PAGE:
Brewed awakening! Beloved Fort Greene coffeehouse for sale after 14 years

Brewed awakening! Beloved Fort Greene coffeehouse for sale after 14 years
Tom Callan

The beloved coffeehouse Tillie’s, which has caffeinated Fort Greene for 14 years, has been put up for sale — alarming locals who don’t want the neighborhood institution to change.

Patricia Mulcahy and Amos Yogev offered the DeKalb Avenue cafe for sale on Craigslist with an asking price of $189,000 — but the buyer must preserve its cozy art shows, open mic nights and organic brews.

“We’re trying to find a situation that will continue the spirit of the place,” said Mulcahy, who opened the cafe at the corner of Vanderbilt Avenue in less-trendy 1997. “There’s a lot of potential, but we don’t have the resources to move forward.”

The online ad describes Tillie’s as a “profitable business … that successfully operates with minimal supervision.” The sale will include outdoor seating and a basement with sinks and catering equipment.

Mulcahy, a former editor at Doubleday, dreamed up the venue after realizing that the neighborhood had a plethora of Pratt students and creatives — and no place for them to hang out.

Tillie’s quickly became their centrally located living room, with its scattered café tables, walls lined with local art, and a mini fridge for the creamer and milk. There’s no clock, but there’s a vintage portrait of Tillie Asnis, who owned the building housing a Laundromat and antiques shop that preceeded the cafe.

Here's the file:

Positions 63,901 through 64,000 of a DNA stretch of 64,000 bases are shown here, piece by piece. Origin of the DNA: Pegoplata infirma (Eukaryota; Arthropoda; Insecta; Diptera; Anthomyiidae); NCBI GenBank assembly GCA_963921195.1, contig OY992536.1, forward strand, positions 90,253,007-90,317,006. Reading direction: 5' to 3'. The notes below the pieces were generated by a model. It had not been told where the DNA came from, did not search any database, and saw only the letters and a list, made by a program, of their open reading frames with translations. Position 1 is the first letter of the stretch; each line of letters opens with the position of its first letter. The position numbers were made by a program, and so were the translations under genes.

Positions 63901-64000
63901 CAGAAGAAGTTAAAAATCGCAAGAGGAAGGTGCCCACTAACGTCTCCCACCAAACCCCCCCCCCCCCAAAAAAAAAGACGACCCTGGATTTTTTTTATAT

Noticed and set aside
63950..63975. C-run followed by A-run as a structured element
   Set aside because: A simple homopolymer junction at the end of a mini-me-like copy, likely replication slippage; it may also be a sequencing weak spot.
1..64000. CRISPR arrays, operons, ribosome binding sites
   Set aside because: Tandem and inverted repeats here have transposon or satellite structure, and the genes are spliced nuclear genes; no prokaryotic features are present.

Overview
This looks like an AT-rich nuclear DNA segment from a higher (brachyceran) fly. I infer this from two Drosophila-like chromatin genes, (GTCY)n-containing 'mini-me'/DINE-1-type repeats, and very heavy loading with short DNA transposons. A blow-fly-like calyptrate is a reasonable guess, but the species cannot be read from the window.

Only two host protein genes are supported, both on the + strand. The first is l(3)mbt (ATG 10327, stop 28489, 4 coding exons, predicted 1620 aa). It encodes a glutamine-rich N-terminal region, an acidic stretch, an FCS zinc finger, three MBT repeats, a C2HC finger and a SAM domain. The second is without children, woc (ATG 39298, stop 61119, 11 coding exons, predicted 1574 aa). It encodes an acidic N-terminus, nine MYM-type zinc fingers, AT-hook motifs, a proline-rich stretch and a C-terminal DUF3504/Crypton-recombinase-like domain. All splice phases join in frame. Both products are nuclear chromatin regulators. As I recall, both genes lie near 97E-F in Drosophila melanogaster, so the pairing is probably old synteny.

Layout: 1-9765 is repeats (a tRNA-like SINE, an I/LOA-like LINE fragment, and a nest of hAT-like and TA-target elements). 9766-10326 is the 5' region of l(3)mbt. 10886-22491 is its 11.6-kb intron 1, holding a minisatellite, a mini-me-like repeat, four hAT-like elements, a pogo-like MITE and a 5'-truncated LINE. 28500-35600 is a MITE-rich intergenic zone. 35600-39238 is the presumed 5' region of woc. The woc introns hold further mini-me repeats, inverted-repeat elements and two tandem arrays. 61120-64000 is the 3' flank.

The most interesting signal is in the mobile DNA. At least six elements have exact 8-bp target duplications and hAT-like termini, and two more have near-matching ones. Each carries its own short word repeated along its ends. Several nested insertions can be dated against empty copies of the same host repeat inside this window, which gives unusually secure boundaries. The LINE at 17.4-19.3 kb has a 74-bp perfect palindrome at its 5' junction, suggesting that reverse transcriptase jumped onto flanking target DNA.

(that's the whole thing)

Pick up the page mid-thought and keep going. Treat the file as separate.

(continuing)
Mulcahy discovered the available storefront when she bought a couple of old chairs from Asnis, who told her that she would soon have to rent the space because the owner of the antiques store had just been murdered.

To purify the crime scene, Caribbean contractors held an exorcism with rum and chicken feathers.

“There’s all kinds of stories with Tillie’s,” Mulcahy said. “It has a history and a real place in the neighborhood, and not that many places do.”

But the story of Tillie’s is also the story of Brooklyn itself: Ordinary people are often priced out of their own neighborhoods. Mulcahy herself moved out of Fort Greene a few years ago for a more affordable place.

Customers worried that the scrappy cafe would fall to the neighborhood’s rapid gentrification.

“It would be sad to see Tillie’s turn into something else,” said Rich Lebenson, a painter who’s stopped into Tillie’s nearly every day for the past five years. “It’s very casual and free form. There’s no other place like it around here.”

Tillie’s [248 DeKalb Ave. at Vanderbilt Avenue in Fort Greene, (718) 783-6140]. For info, visit www.tilliesofbrooklyn.com. Prospective buyers can call (646) 912-8763 or (734) 417-0530.